- Among 1,387 colon cancer surgery patients, the group that underwent laparoscopic surgery converted to open surgery had five-year survival rates similar to those of the group that had planned open surgery
- However, patients who underwent either converted surgery or open surgery had significantly worse survival rates than those who had successful laparoscopic surgery
- After propensity score matching that accounted for differences in baseline and pathologic features, survival rates were similar in the three groups; only length of stay and the need for blood transfusion were higher after converted surgery
- These data support attempts to perform laparoscopic resection in patients with colon cancer, barring well-known contraindications such as prior abdominal surgery and large tumor size
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The feasibility of laparoscopic surgery for colon cancer is now well established. However, the risk of recurrence and death are lower with open surgery, and morbidity rates are also lower.
In an estimated 9% to 17% of cases, conversion to open surgery is required. Some studies suggest that outcomes with conversion are comparable to those of completed laparoscopic resection, while others suggest a higher rate of postoperative morbidity.
A more relevant analysis is to compare converted surgery with planned open surgery, according to Lieve G.J. Leijssen, MD, researcher, Anne M. Dinaux, MD, researcher, Hiroko Kunitake, MD, colorectal surgeon in the Division of General and Gastrointestinal Surgery at Massachusetts General Hospital and surgeon at the Mass General Cancer Center, Liliana G. Bordeianou, MD, MPH, chief of the colorectal surgery program, and David L. Berger, MD, colorectal and gastrointestinal surgeon. In the Journal of Surgical Research, they report on a retrospective study in which survival rates were similar for converted, open and successfully completed laparoscopic surgery for colon cancer.
The Study Cohort
The researchers reviewed 1,347 patients who underwent elective surgery for colon cancer at Mass General between 2004 and 2014. All procedures were performed by high-volume gastrointestinal surgeons who were very experienced with minimally invasive surgery. The choice between an open or laparoscopic approach was purely the surgeon's preference.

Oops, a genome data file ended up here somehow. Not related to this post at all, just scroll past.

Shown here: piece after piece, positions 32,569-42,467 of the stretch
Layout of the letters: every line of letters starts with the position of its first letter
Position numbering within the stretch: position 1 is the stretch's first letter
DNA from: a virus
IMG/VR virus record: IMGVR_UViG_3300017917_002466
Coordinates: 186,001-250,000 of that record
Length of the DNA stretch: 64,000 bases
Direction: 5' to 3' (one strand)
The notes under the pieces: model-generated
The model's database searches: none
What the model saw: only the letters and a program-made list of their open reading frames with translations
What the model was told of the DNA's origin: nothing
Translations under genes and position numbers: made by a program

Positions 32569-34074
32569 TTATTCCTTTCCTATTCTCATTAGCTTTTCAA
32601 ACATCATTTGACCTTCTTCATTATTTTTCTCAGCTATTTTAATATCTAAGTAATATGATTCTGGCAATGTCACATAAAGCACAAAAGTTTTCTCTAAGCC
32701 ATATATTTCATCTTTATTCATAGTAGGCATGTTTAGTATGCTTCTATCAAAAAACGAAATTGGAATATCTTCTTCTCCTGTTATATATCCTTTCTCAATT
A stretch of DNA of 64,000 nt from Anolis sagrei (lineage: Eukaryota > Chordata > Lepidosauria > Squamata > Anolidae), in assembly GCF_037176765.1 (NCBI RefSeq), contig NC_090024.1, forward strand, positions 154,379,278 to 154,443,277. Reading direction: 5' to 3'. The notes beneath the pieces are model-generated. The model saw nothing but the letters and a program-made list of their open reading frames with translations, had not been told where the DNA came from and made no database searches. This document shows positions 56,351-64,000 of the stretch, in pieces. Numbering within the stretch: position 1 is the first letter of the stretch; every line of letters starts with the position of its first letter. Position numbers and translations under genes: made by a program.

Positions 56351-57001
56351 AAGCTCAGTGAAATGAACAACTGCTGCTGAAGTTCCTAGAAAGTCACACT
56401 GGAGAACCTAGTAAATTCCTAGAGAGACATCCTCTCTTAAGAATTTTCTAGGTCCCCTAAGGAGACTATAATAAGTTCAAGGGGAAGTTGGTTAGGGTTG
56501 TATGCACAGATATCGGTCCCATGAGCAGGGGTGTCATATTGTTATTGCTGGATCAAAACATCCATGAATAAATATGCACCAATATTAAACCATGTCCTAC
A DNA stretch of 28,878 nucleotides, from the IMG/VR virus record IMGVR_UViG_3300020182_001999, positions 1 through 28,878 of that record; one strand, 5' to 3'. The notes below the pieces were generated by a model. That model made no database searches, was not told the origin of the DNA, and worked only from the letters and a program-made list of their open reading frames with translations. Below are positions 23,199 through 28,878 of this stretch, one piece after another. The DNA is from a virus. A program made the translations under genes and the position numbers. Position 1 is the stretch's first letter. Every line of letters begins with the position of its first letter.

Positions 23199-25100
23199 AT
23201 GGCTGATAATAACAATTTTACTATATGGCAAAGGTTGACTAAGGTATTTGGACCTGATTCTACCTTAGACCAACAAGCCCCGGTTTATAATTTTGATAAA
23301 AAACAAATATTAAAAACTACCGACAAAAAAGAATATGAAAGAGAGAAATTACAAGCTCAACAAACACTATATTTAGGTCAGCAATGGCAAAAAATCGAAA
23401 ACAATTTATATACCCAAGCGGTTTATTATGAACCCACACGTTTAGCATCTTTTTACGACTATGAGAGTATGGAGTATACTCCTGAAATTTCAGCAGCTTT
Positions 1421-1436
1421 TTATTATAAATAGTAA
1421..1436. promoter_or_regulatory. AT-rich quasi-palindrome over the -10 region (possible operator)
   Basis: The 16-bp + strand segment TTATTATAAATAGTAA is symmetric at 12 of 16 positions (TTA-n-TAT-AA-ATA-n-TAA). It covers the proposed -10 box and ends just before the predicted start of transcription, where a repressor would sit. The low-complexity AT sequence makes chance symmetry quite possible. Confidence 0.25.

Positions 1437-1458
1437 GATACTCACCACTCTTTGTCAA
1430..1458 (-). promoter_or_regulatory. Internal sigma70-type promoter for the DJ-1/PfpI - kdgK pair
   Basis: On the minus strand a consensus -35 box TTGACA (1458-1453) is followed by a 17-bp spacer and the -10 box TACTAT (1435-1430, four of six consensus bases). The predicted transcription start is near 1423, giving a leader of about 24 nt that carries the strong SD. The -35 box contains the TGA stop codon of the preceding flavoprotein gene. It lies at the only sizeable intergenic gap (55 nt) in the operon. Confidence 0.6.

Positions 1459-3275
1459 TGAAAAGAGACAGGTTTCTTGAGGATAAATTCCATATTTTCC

The patients fell into three groups:
- Had laparoscopic surgery completed (n=505, 37.5%)
- Required conversion to open surgery (n=53, 3.9%)
- Underwent planned open surgery (n=789, 58.6%)
Thus, the conversion rate was 9.5% (53 of 558 patients who were intended to have laparoscopic surgery).
Outcomes Within 30 Days
Length of hospital stay, rates of in-hospital complications, readmission rates, need for blood transfusion and the number of patients with sepsis were all significantly higher after converted surgery than after completed laparoscopic surgery.
Outcomes in the converted surgery and open surgery groups were more comparable. Still, though, the conversion was associated with significantly worse outcomes in terms of intra-abdominal abscesses or leaks, transfer to the intensive care unit and surgical-site infections compared with either laparoscopic surgery or open surgery.
Rates of reoperation and mortality were comparable with converted surgery versus laparoscopic surgery and with converted surgery versus open surgery.
The researchers then performed a long-term analysis of the 1,097 patients who had stage I to stage III disease. The median follow-up was 48 months.
Recurrence rates were significantly higher in the converted group (21%) and the open group (15%) than in the laparoscopic group (9.8%). The researchers mainly attribute these differences to a higher rate of distant metastasis in the converted group than in the laparoscopic group and to a significantly higher rate of local recurrence after open surgery than after laparoscopic surgery.
The converted group and the open group had similar five-year survival rates. However, patients who underwent either converted surgery or open surgery had significantly worse overall survival, disease-specific survival and disease-free survival than those who had successful laparoscopic surgery.
Propensity Score Matching
To account for the heterogeneity of the three treatment groups, the researchers created a propensity-matched cohort that had 48 patients in each group. The groups were matched on age, gender, American Society of Anesthesiologists score, body mass index, stage, tumor size and year of surgery.
Only the length of stay and need for blood transfusion remained significantly greater in the converted group than in the laparoscopic group. The most notable finding was that average five-year survival was statistically similar for all groups:
- Overall survival: 86 months in the laparoscopic group, 86 months in the converted group and 100 months in the open group
- Disease-specific survival: 97, 105 and 123 months
- Disease-free survival: 88, 98 and 119 months
The researchers conclude that their data support surgeons' decisions to attempt laparoscopic surgery in patients with colon cancer, barring well-known contraindications such as prior abdominal surgery and large tumor size.
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